It is a true crossroads both geographically (Eurasia/Middle East) and culturally. Modernity has found Baku but a five minute walk past extravagant boutiques and froufrou restaurants is like transporting yourself back to the Soviet era. Some of the structures look so forlorn you are certain no one lives there right up until a small elderly woman out of a Russian novel with 'Babuska' for a nickname comes shuffling out of a dark corridor. After she almost gets creamed by some a-hole in a $120,000 Mercedes in front of a mosque you realize you are in a unique place. Oil may have created a large 'boom' but the reverberations only reach so far. There may not be enough natural gas to heat everyone's home but Yamaha Waverunner's can be purchased to circle oil and gas platforms in the Caspian (assuming you have the dough of course).
|Might want to hire a translator|
|Is it just me or does he appear to be screaming, "Waaazuup, Playaa!!"|
|Have a spontaneous desire to know your weight while strolling in the park?|
Today the park serves as a memorial to the victims of what is known as the Black January Massacre resulting from Moscow's crackdown on Azerbaijan's independence movement on January 19-20, 1990 in Baku. By most accounts, including a non-governmental organization (Shield) based in Moscow, Russian soldiers opened fire on unarmed civilians, sparking deep-seated anti-Soviet sentiment. Gorbachev later lamented that his declaration of a state of emergency in Baku was one of his biggest political blunders.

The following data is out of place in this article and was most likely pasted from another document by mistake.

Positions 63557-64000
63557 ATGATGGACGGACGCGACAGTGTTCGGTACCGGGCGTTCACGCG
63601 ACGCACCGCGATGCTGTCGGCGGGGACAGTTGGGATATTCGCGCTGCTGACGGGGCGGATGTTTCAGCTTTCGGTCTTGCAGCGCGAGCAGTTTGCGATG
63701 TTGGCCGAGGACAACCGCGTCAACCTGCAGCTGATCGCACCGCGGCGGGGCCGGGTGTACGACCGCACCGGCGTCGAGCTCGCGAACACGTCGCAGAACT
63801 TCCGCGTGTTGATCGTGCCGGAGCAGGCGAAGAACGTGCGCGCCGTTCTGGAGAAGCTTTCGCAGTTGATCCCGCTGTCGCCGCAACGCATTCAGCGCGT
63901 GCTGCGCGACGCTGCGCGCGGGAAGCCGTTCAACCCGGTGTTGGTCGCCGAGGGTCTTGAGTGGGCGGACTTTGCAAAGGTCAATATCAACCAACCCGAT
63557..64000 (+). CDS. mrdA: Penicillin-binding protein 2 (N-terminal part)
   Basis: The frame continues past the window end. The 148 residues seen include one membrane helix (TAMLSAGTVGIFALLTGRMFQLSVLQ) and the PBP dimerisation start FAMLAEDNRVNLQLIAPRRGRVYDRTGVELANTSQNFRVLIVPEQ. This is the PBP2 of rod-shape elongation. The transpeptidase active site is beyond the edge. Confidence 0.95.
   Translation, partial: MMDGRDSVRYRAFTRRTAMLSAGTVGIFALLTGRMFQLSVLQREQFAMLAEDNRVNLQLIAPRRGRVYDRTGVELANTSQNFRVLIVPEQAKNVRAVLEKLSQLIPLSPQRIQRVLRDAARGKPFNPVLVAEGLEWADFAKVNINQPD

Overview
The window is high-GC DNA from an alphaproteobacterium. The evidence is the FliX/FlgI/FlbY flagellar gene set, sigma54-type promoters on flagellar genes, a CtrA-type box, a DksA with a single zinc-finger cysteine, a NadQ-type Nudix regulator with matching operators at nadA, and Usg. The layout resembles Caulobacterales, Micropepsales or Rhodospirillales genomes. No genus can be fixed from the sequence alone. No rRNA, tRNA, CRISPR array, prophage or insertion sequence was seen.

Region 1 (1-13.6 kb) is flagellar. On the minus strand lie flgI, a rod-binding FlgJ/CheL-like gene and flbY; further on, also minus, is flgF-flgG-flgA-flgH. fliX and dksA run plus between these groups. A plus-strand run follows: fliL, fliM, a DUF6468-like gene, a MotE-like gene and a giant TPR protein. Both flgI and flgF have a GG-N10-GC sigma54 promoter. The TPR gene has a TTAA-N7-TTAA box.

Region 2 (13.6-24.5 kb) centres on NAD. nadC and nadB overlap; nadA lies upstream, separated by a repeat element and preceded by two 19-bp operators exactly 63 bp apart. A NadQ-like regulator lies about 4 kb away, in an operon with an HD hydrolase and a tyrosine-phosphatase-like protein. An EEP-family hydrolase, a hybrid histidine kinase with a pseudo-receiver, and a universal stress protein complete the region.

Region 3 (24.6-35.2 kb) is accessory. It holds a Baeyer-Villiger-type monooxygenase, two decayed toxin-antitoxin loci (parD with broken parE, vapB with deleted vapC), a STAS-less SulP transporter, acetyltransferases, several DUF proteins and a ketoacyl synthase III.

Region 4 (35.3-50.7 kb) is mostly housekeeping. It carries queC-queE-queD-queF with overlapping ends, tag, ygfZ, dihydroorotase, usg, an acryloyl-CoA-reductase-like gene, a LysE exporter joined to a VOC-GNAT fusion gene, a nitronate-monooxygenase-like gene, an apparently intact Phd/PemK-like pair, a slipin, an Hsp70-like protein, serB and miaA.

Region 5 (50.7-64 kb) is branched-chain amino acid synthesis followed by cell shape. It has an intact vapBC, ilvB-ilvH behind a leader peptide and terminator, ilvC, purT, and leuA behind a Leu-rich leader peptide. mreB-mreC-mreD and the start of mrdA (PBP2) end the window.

Eventually the Kirov statute was dismantled and the museum beneath it allowed to decay to its present dilapidated state. Wandering through the interior felt a bit like I was wandering through a movie set. Vandals have done a number on the carved murals decorating the centerpiece wall but you can still make out figures (most notably Lenin) and dates. It is a shame more has not survived although I am surprised the museum is still there at all, especially so close to the highly revered Martyrs Alley. Maybe allowing everyone and their mother an opportunity to pay their disrespects is no accident.
|Lenin has looked better|
Almost all the gravestones in and around Martyr's Alley contain pictures of the deceased printed on the marble. Many are adorned with flowers and patriotic ribbons. At the end of the main walkway lies the Eternal Flame Memorial.